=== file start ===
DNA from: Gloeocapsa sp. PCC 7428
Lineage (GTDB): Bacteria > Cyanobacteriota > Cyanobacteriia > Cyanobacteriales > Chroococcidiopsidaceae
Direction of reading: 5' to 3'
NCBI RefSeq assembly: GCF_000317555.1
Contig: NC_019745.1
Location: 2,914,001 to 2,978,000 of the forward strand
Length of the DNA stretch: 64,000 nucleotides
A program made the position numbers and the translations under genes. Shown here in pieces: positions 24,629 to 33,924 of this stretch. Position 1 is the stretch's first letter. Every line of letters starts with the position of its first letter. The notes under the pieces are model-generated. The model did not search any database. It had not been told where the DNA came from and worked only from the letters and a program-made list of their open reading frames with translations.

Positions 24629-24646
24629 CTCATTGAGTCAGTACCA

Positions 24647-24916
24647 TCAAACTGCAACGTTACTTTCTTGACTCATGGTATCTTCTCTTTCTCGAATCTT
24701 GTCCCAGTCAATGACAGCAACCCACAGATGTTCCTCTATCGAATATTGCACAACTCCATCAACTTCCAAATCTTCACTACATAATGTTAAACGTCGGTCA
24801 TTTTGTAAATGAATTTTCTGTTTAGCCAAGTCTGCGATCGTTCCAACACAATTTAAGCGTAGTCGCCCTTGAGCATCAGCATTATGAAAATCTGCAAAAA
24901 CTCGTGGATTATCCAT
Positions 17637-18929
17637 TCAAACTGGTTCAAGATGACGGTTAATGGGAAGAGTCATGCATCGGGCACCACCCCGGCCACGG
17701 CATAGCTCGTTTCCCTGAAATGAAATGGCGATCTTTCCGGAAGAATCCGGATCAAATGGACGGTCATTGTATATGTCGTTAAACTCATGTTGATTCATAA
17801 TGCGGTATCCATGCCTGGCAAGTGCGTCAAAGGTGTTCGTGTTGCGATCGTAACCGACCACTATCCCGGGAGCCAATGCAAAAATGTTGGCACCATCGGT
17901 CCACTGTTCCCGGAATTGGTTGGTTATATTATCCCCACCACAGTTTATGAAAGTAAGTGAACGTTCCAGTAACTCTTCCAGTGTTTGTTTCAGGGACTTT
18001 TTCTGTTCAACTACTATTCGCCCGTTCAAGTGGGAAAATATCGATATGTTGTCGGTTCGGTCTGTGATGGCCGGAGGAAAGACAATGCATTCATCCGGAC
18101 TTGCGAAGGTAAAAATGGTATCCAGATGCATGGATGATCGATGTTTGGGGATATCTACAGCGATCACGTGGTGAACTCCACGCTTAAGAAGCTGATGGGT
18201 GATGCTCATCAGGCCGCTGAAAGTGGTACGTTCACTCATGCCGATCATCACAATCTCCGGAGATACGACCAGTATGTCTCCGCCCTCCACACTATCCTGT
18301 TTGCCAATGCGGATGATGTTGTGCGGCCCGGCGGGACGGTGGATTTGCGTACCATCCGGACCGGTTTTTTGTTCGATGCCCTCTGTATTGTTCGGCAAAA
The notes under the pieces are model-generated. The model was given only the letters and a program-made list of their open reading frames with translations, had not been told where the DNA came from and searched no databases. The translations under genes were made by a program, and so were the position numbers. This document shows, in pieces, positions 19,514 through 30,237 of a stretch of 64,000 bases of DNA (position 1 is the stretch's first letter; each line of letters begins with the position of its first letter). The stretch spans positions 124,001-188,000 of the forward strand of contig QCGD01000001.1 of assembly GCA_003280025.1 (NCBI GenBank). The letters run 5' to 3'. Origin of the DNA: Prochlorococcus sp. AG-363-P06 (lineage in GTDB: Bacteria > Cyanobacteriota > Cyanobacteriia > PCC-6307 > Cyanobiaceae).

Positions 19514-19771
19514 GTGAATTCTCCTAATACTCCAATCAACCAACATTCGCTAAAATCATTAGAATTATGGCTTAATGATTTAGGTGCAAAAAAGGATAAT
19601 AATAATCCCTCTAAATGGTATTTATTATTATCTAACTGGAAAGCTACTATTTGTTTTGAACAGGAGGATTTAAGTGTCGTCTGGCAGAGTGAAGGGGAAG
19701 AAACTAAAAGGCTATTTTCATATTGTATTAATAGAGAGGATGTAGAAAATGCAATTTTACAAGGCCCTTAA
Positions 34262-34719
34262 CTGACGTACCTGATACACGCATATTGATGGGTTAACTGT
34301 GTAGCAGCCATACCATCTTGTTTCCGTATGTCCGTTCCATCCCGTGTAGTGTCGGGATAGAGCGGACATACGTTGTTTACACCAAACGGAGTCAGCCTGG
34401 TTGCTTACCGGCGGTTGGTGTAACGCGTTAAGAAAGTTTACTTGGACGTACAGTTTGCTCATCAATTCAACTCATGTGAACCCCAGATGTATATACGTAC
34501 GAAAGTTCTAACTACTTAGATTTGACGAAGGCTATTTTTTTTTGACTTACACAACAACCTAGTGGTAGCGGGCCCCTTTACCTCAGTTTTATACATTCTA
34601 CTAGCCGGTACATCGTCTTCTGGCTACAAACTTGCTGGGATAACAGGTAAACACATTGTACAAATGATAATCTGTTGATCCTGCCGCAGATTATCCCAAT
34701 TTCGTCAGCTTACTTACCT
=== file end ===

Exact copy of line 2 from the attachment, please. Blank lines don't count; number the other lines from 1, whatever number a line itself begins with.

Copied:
Lineage (GTDB): Bacteria > Cyanobacteriota > Cyanobacteriia > Cyanobacteriales > Chroococcidiopsidaceae